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Expert Insights for Smart Financial Planning

Buy What You Know: An Update on a Classic Investing Strategy

These days, what you know is more about researching your investments and diversifying your portfolio.

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Let’s flash back to 1989. The Simpsons became our favorite primetime family, handheld gaming took off with the launch of Nintendo’s Game Boy, and the World Wide Web was born. It was also the year that one of the most important investing books was published by legendary Fidelity Magellan fund manager Peter Lynch, One Up on Wall Street: How to Use What You Already Know to Make Money in the Market. One of his strongest pieces of advice from the book was to buy what you know.

There has been a good debate recently in the media about the validity of this mantra to today’s investors. Put simply: Should an individual use their own local or personal knowledge of companies and products to influence how they might invest their money? The depth and breadth of information available to the individual investor in the 1970s and 80s (while Lynch was managing his fund at Fidelity) looked nothing like it does today. Does this strategy still have a place today in your own investment portfolio? Let’s take a look.

Back then, where you lived, worked or went to school played a big role in the information you had access to that maybe others didn’t. I attended a private high school in the mid 1980s and remember distinctly the opening of our new computer lab. About a dozen boxes with small black and white screens stood on the tables. They were Apple Macintosh computers, and the students clamored to use them. The interfaces were like nothing we had ever seen before, and we patiently waited for them to boot up while stuffing in floppy disks of Microsoft Word to write our term papers. Apple and Microsoft were not yet household names, but somehow I knew this would be a game changer. Some people who also experienced those magic moments became early investors and the rest is history.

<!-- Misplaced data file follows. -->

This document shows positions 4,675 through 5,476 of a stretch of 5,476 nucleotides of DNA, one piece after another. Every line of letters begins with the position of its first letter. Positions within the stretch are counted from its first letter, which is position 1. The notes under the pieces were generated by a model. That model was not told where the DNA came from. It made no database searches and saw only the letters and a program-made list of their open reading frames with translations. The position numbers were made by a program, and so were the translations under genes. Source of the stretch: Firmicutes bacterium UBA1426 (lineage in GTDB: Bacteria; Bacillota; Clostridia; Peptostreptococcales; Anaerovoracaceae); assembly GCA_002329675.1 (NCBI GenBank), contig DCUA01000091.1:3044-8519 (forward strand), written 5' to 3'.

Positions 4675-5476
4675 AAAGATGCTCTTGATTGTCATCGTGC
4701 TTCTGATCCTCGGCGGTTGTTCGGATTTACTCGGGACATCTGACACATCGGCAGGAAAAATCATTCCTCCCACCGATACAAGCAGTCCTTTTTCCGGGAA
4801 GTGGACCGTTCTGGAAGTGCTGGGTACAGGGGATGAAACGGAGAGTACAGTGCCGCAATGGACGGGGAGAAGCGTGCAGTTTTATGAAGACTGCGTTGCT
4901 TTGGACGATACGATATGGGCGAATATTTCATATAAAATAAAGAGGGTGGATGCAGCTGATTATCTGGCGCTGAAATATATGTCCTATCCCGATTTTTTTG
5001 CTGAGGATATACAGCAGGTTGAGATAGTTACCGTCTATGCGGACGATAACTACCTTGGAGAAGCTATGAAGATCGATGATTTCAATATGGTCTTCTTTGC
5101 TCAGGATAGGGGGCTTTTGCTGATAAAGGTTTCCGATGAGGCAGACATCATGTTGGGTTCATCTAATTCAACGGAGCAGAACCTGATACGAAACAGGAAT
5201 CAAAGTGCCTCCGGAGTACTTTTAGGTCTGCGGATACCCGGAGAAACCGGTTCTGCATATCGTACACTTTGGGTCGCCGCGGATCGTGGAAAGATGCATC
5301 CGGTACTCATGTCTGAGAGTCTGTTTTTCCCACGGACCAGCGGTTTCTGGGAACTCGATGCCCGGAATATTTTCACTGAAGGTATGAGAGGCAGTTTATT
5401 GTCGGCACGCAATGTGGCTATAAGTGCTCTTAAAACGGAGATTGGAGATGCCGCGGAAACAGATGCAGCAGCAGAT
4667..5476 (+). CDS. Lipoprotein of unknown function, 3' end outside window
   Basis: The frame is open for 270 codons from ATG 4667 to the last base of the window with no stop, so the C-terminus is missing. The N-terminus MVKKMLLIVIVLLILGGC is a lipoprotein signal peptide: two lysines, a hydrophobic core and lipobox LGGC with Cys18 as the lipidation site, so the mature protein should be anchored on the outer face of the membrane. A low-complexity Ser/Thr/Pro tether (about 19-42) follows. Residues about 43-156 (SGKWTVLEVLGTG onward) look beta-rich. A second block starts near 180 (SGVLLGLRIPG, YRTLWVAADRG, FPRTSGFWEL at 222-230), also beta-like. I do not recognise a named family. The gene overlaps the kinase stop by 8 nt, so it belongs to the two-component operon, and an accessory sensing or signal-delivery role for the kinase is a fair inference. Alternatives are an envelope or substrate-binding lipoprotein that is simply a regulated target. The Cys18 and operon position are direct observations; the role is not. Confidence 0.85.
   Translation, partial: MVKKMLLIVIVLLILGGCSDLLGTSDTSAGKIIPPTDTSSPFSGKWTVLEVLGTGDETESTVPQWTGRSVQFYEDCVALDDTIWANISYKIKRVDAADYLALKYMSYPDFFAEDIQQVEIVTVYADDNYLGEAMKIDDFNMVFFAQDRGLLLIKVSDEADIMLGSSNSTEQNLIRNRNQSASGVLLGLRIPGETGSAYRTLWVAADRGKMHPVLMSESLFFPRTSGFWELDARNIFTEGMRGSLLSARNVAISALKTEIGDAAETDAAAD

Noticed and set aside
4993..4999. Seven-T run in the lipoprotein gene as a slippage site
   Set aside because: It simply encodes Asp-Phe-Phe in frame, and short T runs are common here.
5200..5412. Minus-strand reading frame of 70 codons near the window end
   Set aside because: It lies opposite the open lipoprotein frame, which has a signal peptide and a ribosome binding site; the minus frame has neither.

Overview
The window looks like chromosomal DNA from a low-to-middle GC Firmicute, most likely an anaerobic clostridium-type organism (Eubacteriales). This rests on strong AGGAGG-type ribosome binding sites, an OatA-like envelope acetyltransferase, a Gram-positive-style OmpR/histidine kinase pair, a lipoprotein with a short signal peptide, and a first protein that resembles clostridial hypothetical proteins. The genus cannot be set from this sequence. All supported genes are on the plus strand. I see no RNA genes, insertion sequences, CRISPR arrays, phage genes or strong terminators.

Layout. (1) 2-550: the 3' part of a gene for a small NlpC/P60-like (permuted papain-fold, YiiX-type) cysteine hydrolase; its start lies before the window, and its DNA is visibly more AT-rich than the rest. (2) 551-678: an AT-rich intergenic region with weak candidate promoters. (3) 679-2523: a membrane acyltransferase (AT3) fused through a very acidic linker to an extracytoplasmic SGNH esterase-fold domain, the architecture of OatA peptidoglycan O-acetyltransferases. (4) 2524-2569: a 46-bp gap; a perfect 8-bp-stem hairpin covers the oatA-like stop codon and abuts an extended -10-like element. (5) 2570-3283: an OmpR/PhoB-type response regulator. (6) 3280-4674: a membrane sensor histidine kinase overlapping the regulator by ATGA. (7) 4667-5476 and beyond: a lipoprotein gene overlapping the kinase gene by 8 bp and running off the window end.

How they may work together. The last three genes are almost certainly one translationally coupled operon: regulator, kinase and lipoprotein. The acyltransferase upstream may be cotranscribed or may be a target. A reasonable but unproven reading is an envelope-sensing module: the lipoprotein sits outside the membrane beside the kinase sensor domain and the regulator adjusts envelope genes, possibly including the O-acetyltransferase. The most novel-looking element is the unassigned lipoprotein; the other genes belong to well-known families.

A Trend Versus a Sound Investment Idea

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Having a magical experience or gut feeling doesn’t always produce a positive outcome on Wall Street. There are legendary tales of fads that have left many a destroyed company in their wake. This is why, after you discover that good idea, you should not just invest blindly, but begin to research the company. Follow the stock for a few weeks or even longer. Read the company press releases, visit its website, and follow its posts on social media. Take advantage of the breadth of information that was once only available to Wall Street. Then determine if that company deserves a place in your portfolio.

Today’s ubiquitous access to information has also greatly changed the game of knowing something before someone else does because of where you live or work. Anyone can see the lines at a popular barbecue joint or hamburger stand via webcams, read blog posts or check reviews on social media to get a real understanding if a business is popular, or listen to any of a dozen podcasts about “the next big thing”. Just having a crowded store or a large queue for dining isn’t the sole reason to put some of your investment dollars behind that company. And with today’s multinational companies, a local trend may not be reflected in their overall performance. Your advantage as a small investor with regional knowledge of a company has basically disappeared.

Fundamentally there is also too much risk in putting a significant share of your assets in only one or more companies. If you work for a company remember it pays your salary, and perhaps contributes to your retirement account. Why would you also want to own additional shares outside that? A single negative event for that company would affect your livelihood in too many ways.

The best way to avoid trends and limit your exposure to one company or region is to consider owning broader market mutual funds or ETFs. Look into the core holdings of some of these funds and you may discover they own a few of the companies you follow or feel like you want to own. Research their managers or investment philosophy before committing your dollars. The real advantage to the small investor now is through this diversification of your portfolio. You will also be exposed to the trends or regions that are far beyond your local knowledge or personal experiences and that just might allow you to participate in something magical.

Kevin Kaplan is a partner at Silicon Hills Wealth Management in Austin, Texas. He is passionate about photography, travel, pizza and live music.

This article was written by and presents the views of our contributing expert, not the Kiplinger editorial staff.